- Religion and Philosophy»
- Paganism & Witchcraft
Paganism is not a religion
Towards a new pagan manifesto...
First appeared in Kindred Spirit issue 145 Summer edition 2016
Paganism is not a religion.
Paganism is to religion as anarchism is to politics. It is anti-religion, the opposite of religion. Not religion’s friend: its enemy.
There is no such thing as a pagan priest. The words “pagan” and “priest” are a contradiction in terms. Paganism is what the people get up to when the priest's not looking.
You probably already know the derivation of the word: from the Latin, paganus, meaning “villager”; from pagus, “province” or “rural district.”
It is an insult, the equivalent of calling someone a yokel.
It was also an army word. A paganus was a civilian or an incompetent soldier, a derogatory term applied by the professional soldier to conscripted peasants during times of emergency.
There were pagans long before there was Christianity. Probably it applied to villagers and their peculiar rustic practices when the city-dwellers were worshiping state-sponsered gods like Jupiter and Mars in the official temples of Rome.
There were a number of archaic practices which survived into Classical times, and the country gods were a dissolute lot: Faunus, a nature god, similar to Pan, often depicted with an enormous phallus, and Bacchus, the equivalent of Dionysus in the Greek world, the god of agriculture and wine, of ecstasy and sensory disruption.
Were these gods “worshipped” in the way the state gods were?
No. There were rites. There were festivities. There were sacrifices. There were celebrations. There was plenty of drinking and dancing, and no doubt any number of secret trysts in the woods and groves, but you didn't need a priesthood to intervene on your behalf. You just got on with it. The pagan gods were understood as the presence and personification of nature and its powers and anyone could get in touch with them in the spirit of wildness and ecstasy.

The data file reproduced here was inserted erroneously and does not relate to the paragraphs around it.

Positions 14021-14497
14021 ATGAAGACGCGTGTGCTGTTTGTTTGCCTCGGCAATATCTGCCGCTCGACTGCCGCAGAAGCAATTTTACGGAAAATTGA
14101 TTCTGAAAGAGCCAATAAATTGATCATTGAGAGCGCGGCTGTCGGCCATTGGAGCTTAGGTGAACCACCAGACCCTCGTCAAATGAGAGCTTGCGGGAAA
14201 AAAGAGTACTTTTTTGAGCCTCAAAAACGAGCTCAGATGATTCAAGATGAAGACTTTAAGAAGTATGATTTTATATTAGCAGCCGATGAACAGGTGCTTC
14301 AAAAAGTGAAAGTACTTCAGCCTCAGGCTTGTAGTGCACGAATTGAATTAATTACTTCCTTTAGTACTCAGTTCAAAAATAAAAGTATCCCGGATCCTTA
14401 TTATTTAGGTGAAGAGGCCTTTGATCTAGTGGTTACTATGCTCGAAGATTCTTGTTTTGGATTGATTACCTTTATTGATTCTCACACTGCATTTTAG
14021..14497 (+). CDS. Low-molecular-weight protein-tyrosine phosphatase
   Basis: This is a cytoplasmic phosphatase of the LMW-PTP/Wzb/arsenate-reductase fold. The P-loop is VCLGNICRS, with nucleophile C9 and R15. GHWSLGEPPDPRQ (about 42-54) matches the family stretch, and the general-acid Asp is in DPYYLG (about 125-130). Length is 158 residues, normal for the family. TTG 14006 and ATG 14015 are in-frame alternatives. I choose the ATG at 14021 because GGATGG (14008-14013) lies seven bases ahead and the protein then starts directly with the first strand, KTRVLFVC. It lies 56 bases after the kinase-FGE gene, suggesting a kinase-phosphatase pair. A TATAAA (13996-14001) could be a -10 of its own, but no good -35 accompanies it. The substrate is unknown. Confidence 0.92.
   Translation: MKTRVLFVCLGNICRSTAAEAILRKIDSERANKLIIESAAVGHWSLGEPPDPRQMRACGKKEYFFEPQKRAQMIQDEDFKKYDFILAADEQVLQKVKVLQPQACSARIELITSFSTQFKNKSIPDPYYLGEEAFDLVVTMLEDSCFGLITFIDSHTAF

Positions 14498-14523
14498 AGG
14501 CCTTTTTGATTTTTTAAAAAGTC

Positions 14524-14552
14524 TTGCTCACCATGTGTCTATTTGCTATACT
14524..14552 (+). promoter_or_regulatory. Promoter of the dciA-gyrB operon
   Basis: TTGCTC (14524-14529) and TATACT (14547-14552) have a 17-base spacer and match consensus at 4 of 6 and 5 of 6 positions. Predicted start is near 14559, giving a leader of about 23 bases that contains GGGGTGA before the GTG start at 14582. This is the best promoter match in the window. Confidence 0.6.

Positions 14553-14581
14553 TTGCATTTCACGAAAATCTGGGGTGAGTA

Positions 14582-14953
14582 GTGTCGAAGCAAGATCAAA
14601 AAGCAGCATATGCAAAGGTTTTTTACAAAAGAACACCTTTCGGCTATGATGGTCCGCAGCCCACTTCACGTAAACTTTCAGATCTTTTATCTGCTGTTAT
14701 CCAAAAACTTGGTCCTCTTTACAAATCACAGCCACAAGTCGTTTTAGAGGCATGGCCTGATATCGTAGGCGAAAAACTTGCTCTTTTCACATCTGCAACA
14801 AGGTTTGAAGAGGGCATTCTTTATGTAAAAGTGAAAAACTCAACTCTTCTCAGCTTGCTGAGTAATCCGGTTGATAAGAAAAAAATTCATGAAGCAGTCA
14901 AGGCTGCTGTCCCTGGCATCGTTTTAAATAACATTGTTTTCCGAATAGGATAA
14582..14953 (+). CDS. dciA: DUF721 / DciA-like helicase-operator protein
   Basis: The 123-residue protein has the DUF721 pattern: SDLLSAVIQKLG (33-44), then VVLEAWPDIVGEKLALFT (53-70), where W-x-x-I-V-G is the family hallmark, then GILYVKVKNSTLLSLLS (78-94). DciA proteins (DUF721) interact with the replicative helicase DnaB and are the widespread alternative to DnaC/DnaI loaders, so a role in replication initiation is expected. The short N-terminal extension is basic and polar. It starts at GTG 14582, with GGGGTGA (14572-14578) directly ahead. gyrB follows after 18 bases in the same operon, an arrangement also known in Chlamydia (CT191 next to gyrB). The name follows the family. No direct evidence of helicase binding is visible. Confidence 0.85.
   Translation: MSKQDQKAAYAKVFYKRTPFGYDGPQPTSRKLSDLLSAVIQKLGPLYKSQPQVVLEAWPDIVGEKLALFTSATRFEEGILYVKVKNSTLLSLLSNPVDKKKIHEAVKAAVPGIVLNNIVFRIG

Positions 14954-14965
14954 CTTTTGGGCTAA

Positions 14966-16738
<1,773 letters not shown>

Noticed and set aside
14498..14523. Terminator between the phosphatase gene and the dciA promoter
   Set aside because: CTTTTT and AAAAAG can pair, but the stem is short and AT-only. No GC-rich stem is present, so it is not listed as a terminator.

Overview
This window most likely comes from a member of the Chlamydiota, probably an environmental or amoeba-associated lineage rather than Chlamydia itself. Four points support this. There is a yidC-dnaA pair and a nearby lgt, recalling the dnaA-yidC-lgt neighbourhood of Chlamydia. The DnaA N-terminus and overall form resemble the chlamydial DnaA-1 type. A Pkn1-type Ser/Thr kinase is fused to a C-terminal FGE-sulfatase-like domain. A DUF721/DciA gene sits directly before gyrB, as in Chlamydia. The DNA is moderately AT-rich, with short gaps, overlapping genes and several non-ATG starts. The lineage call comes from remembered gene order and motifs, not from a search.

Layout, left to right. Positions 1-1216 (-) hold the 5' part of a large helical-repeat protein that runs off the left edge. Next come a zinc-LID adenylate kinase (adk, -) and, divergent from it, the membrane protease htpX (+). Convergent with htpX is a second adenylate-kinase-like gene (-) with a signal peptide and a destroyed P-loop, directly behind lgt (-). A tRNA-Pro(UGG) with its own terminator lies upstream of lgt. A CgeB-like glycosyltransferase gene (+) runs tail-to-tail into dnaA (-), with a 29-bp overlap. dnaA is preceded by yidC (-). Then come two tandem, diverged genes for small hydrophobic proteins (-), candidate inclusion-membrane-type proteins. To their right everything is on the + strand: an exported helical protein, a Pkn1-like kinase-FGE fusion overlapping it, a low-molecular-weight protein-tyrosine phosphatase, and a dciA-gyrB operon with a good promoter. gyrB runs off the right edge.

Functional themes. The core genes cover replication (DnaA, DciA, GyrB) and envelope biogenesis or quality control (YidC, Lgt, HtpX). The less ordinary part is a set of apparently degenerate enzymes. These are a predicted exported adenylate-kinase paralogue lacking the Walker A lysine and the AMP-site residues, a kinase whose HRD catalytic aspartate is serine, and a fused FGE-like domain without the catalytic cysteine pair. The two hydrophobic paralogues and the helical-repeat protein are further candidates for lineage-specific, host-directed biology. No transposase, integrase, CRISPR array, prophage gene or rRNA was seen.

As a catch-all term for the various expressions of modern alternative spirituality, the word is so vague as to be almost meaningless.
Does it apply to crystal healing or Angel healing? What about Wicca? Or Druidry? All of these are recent additions to the shopping-list of religious products in the spiritual supermarket. Both Wicca and Druidry, while they claim antecedents in the remotest corners of history, are modern inventions. Druidry has its roots in the romantic movement of the late 18th and early 19th centuries, while Wicca is only a little over half a century old.
That's not to say that they're not valid as ways of engaging with the world, but, we have to be clear: we're also not hearing some ancient revelation from the dim and distant past. These are modern people's interpretations of what an earlier people might have thought. What we know of ancient Druidry, for example, is filtered through two sets of prejudices: those of the original Classical writers with their sense of moral superiority over the quaint or barbaric practices of a rival culture; and the fantasies of the modern antiquarians who have interpreted these scanty texts through the filter of their own Romantic imagination.
None of it is “true”. All of it is fiction. You can call it religion if you like. Really it's a form of poetry.
Anyone can enter the circle. Anyone can preach. Anyone can say a prayer. Anyone can let their voice be heard
Modern paganism is only the most recent convulsion of the protestant reformation. It stems from Martin Luther standing up against the Universal Catholic Church back in the 16th Century. Since then we've been inventing and re-inventing our religion in a thousand different ways. Some of us have divested ourselves of religion altogether. We've come to understand, as that great English Sage, William Blake, put it, that “All deities reside in the human breast.”
The idea that I have to go to Druid camp to learn Druidry from someone born in the same century as me is absurd and not a little annoying. The idea that someone can stand in the centre circle of Stonehenge and chant material he got from reading Crowley, is likewise aggravating. Maybe we need facilitators on these occasions. Standing in circle and opening the four quarters is a nice ritual touch as it orients us in our world; but it also reminds us that we are all created equal in the great circle of life. Anyone can enter the circle. Anyone can preach. Anyone can say a prayer. Anyone can let their voice be heard.
The idea that one man should speak for everyone is an insult.
So this is what paganism is to me. It is we the people burying our own dead in rites we fashion ourselves. It is we the people marking the great changes in our lives, from birth, to marriage, to death. It is we the people making our own peace with the Universe, creating our own gods, singing our own hymns. It is we the people seeking the mystery within ourselves.
And we don't need priests to tell us what to do.
© 2016 CJStone